The IFLA position on the Geneva Declaration on the Future of WIPO (2004)
The IFLA position on the Geneva Declaration on the Future of WIPO
September 28, 2004
The International Federation of Library Associations and Institutions (IFLA) has joined several hundred other non-governmental organizations and individuals in signing the Geneva Declaration on the Future of the World Intellectual Property Organization issued September 29, 2004.
IFLA has taken this action because IFLA’s core values include the “belief that people, communities and organizations need universal and equitable access to information, ideas and works of imagination for their social, educational, cultural, democratic and economic well-being.”
Furthermore, IFLA’s professional priorities call for IFLA to assume “a dual responsibility, both to the producers of intellectual property and to libraries as representatives of information users, because safeguarding and providing access to products of the mind are fundamental to the growth of knowledge.”
While IFLA recognizes and applauds recent moves by WIPO that may respond to these professional imperatives – such as a new focus on adequate protection of traditional knowledge and the needs of the print disabled, and greater openness to NGO’s like IFLA that represent the public interest – the Declaration rightly points out to WIPO and its member states that WIPO has thus far inadequately protected and promoted the balance between users and owners that is fundamental to effective intellectual property regimes.
IFLA therefore hopes that the Declaration will bring to WIPO’s attention a number of important issues that have serious implications for education, libraries and other providers of information.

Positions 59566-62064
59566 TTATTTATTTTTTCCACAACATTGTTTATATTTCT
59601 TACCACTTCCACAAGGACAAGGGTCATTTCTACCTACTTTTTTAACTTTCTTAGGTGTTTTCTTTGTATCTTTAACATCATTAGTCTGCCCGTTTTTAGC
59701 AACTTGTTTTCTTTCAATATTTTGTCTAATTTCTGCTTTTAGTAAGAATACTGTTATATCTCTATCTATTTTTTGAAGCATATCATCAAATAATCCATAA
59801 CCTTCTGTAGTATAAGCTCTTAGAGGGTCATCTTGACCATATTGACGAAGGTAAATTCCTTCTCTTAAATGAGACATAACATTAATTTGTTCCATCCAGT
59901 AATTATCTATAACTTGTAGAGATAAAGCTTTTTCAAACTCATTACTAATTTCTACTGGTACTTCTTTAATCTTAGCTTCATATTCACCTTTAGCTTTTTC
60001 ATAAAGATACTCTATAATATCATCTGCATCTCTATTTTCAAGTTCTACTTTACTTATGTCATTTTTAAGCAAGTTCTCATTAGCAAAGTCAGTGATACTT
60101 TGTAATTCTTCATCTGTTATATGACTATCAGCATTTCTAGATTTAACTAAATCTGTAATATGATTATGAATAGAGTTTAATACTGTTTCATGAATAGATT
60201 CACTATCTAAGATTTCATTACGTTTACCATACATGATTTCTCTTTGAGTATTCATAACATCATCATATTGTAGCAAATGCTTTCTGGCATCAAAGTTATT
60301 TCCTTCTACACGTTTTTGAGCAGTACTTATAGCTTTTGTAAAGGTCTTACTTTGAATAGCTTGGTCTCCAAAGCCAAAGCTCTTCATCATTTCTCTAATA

Freedom, prosperity and the development of society and of individuals are fundamental human values. They will be attained only through the ability of well-informed citizens to exercise their democratic rights and to play an active role in society. Constructive participation and the development of democracy depend on satisfactory education as well as on free and unlimited access to knowledge, thought, culture and information.
IFLA proclaims the fundamental right of human beings both to access and to express information without restriction. IFLA and its worldwide membership support, defend and promote intellectual freedom as expressed in the United Nations Universal Declaration of Human Rights. This intellectual freedom encompasses the wealth of human knowledge, opinion, creative thought and intellectual activity.
IFLA asserts that a commitment to intellectual freedom is a core responsibility of the library and information profession worldwide, expressed through codes of ethics and demonstrated through practice.
IFLA therefore urges WIPO to address the following important issues, as a matter of urgency, guided by the principles articulated by James Boyle:
1. The imbalance in intellectual property laws
The preamble of the WIPO Copyright Treaty succinctly states “the need to maintain a balance between the rights of authors and the larger public interest, particularly education, research and access to information, as reflected in the Berne Convention”.
IFLA is fully supportive of this statement. However, the balance has become distorted, at the expense of consumers of information. IFLA, therefore, urges WIPO to address the issues affecting the delicate balance between just demands of rights-owners and consumers of information. Of particular concern is the ever-lengthening extension of copyright terms, which is rapidly diminishing the public domain in order to benefit the owners of a tiny minority of works that are still being exploited commercially.